As part of Microsoft's ongoing commitment to providing a confidential cloud -- where hardware and software can give data owners control over how their data is shared and used -- there's a new announcement relating to Nvidia.
Indeed, Microsoft has shared in a blog post with plans and proposals for how it wants to power the next generation of AI using Nvidia's GPUs. The announcement is very technical in detail, but it comes down to expanding confidential computing services to include support for Nvidia GPUs.
Right now, these services are all limited to CPUs, which can be challenging since they're demanding in performance, especially for AI workloads. Trusted execution environments (TEE technology) is what is typically used in this case, and the vision is to extend this trust boundary to GPUs, allowing code running in the CPU TEE to securely offload computation and data to GPUs.
Microsoft aims to use a new feature called Ampere Protected Memory (APM) in the NVIDIA A100 Tensor Core GPUs to accomplish this. It will extend the GPU with these capabilities, in order to protect GPUs from attacks.
- A new mode where all sensitive state on the GPU, including GPU memory, is isolated from the host
- A hardware root-of-trust on the GPU chip that can generate verifiable attestations capturing all security sensitive state of the GPU, including all firmware and microcode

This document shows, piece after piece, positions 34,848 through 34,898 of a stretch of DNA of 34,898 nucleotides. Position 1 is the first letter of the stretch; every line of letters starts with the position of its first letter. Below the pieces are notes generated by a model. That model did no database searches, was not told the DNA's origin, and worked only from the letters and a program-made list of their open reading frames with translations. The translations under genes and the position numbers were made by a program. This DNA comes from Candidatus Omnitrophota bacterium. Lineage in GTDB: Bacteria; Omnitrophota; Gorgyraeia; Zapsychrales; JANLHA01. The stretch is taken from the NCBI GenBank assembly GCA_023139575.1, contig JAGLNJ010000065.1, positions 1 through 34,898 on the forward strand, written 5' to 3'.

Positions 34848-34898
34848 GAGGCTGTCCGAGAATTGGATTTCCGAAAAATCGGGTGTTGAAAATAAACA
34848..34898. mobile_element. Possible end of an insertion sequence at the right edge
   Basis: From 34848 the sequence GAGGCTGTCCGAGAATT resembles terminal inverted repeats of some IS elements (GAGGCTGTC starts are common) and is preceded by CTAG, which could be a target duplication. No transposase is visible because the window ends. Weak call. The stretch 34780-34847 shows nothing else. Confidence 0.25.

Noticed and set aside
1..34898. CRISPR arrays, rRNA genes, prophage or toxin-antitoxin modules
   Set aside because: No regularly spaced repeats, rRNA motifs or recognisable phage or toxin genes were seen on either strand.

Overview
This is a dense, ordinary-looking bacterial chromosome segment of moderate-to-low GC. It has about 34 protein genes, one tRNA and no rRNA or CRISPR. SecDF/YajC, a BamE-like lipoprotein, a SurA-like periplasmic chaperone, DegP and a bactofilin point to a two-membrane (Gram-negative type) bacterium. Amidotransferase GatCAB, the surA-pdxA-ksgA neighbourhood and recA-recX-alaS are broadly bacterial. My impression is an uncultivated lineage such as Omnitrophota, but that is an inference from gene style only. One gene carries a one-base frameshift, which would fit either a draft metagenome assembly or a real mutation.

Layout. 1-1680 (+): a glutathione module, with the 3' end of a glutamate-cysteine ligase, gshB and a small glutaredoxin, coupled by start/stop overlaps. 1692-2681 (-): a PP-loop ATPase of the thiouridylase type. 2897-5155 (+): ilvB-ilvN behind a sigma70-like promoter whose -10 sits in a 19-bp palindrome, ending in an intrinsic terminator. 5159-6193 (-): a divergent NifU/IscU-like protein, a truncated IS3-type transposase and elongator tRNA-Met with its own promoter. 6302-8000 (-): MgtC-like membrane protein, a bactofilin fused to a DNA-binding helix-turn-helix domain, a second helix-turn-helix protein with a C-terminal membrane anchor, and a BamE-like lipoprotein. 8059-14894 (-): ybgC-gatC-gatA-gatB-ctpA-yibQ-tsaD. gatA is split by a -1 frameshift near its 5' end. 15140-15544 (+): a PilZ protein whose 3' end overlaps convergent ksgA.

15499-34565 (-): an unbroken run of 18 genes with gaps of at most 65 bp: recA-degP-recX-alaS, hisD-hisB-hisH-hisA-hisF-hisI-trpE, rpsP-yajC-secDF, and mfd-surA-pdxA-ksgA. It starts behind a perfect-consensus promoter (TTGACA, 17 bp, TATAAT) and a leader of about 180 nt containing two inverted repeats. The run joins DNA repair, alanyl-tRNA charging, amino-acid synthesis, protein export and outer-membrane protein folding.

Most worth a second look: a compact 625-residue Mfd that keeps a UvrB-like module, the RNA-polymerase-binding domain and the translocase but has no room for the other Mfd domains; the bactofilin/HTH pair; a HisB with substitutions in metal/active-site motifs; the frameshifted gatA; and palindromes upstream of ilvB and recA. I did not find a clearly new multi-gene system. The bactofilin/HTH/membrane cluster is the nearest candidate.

- Extensions to the GPU driver to verify GPU attestations, set up a secure communication channel with the GPU, and transparently encrypt all communications between the CPU and GPU
- Hardware support to transparently encrypt all GPU-GPU communications over NVLink
- Support in the guest operating system and hypervisor to securely attach GPUs to a CPU TEE, even if the contents of the CPU TEE are encrypted
This technology is now in private preview with Azure Confidential GPU VMs. Those VMs are designed in collaboration with NVIDIA, Azure, and Microsoft Research, feature up to four A100 GPUs with 80 GB of HBM and APM technology. Heading into the future, Microsoft also hopes to work with Nvidia on its Hopper technology, which it says can "protect both the confidentiality and integrity of data and AI models in use."